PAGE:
From Discover Magazine: Why let Cambodia’s professional chefs have all the fun? Khmer cooking classes provide great insights into an undervalued cuisine
By Daniel Otis Photography by Sam Jam
Pisey plucks a sprig of lemongrass growing alongside a pathway in the lush Treak village on the outskirts of Siem Reap. “When a boy and girl want to get married,” she says, “they take two pieces of lemongrass, plant them upside down, then pray to the Buddha for good weather on their wedding day.”
She points out trees heavy with mangos, papayas and custard apples. We enter a shaded plot guarded by fragrant kaffir lime trees. “Many villagers plant these to keep snakes away,” Pisey, our guide and fount of ethnoculinary knowledge, says with a smile. “Snakes hate the smell.”
We tour a village home, talking to its friendly owner about traditional cooking methods and her favourite dishes. Pisey tells us that a portion of our class fees will go back to the community. So far, she says, they have been able to install 83 water filters in the village.
After chatting, we take a short walk to our kitchen: a thatch gazebo set amidst a serene garden of banana plants. Whereas locals cook on small wood-burning stoves, our fan-cooled kitchen is outfitted with modern utensils, gas appliances and an immaculate granite countertop.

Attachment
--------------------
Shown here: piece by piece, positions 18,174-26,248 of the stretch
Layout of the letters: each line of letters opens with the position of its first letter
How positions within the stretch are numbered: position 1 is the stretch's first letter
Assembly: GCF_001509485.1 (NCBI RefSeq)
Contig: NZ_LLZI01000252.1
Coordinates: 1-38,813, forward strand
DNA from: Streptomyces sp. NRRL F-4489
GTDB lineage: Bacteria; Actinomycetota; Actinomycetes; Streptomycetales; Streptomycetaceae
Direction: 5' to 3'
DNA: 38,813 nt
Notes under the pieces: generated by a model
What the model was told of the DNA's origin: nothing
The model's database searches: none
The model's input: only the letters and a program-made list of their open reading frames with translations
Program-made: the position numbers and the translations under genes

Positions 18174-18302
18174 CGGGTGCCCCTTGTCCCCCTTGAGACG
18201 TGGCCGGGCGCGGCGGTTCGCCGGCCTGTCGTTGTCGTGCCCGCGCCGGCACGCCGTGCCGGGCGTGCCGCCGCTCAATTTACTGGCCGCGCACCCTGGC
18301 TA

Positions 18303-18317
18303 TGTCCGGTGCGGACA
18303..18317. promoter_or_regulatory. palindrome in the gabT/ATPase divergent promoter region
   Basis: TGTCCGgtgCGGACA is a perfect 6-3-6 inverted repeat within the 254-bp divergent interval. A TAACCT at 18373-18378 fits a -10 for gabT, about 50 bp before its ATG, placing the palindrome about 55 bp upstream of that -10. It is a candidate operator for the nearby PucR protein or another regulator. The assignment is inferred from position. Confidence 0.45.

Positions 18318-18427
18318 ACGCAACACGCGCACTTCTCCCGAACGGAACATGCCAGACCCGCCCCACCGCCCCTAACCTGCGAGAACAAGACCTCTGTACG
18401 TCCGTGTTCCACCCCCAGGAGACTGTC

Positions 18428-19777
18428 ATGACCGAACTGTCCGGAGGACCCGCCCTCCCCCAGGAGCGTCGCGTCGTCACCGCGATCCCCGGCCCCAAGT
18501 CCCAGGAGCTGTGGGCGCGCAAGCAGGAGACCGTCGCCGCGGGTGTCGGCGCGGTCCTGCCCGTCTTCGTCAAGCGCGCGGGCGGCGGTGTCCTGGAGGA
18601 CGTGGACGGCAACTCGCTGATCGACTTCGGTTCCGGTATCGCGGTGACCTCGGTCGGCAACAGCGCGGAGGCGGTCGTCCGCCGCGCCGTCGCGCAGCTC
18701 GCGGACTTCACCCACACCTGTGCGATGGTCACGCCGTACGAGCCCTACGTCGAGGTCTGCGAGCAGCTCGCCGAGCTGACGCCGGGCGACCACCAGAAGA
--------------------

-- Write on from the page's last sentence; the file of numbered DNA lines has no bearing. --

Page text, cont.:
Chef Channey and Pisey trade gentle banter as we get to work. Today’s menu is quintessentially Cambodian: Khmer mango salad, the popular coconut fish curry known as amok, and palm sugar-filled sticky rice balls.
“I have a lot of experience cooking Thai food, but Cambodian cuisine is little-known back home in the UK,” says one of my classmates. “The food I’ve had in Cambodia has been so delicious. I had to try cooking it.”
Under Channey’s watchful eyes, we begin slicing and dicing ingredients. Most of the aspirant chefs whirl through the preparations, while the novices among us work slowly with Channey’s friendly encouragement. “Beginner or master, this class is for everyone,” she says with a laugh.
Over the course of the morning, we grind herbs into kroeung – a paste used in various Cambodian dishes – simmer our curries, grate green mangos and roll rice flour into balls in our hands. Channey explains the various uses of each ingredient. Some, such as coconut cream and garlic, are familiar, while others, such as galangal and kaffir lime leaves, are more exotic. Channey suggests alternatives for items that we might not be able to find in Western grocery stores. The thick ngor leaves used in the fish amok, for example, can be replaced with thinly sliced broccoli leaves; the palm sugar placed in the centre of the sticky rice balls can easily be substituted with cubes of brown sugar. Some of the more pungent ingredients – such as fish sauce and shrimp paste – result in wrinkled noses, but all trepidations disappear as soon as we begin sampling our dishes.
When the cooking is finished, Channey and Pisey arrange and garnish everything with expert ease before serving us at a neatly set table in the shade of a delightful pavilion, which stands in the centre of a fish-filled pond. Cracking cold sodas and beers, we toast a morning well spent, then proudly dive into our succulent creations: each an exemplary example of Cambodia’s subtle yet complex cuisine.
Beyond Unique Escapes offers both half- and full-day cooking classes in Siem Reap. Groups are small and all participants take home detailed recipe cards. For more information, visit beyonduniqueescapes.com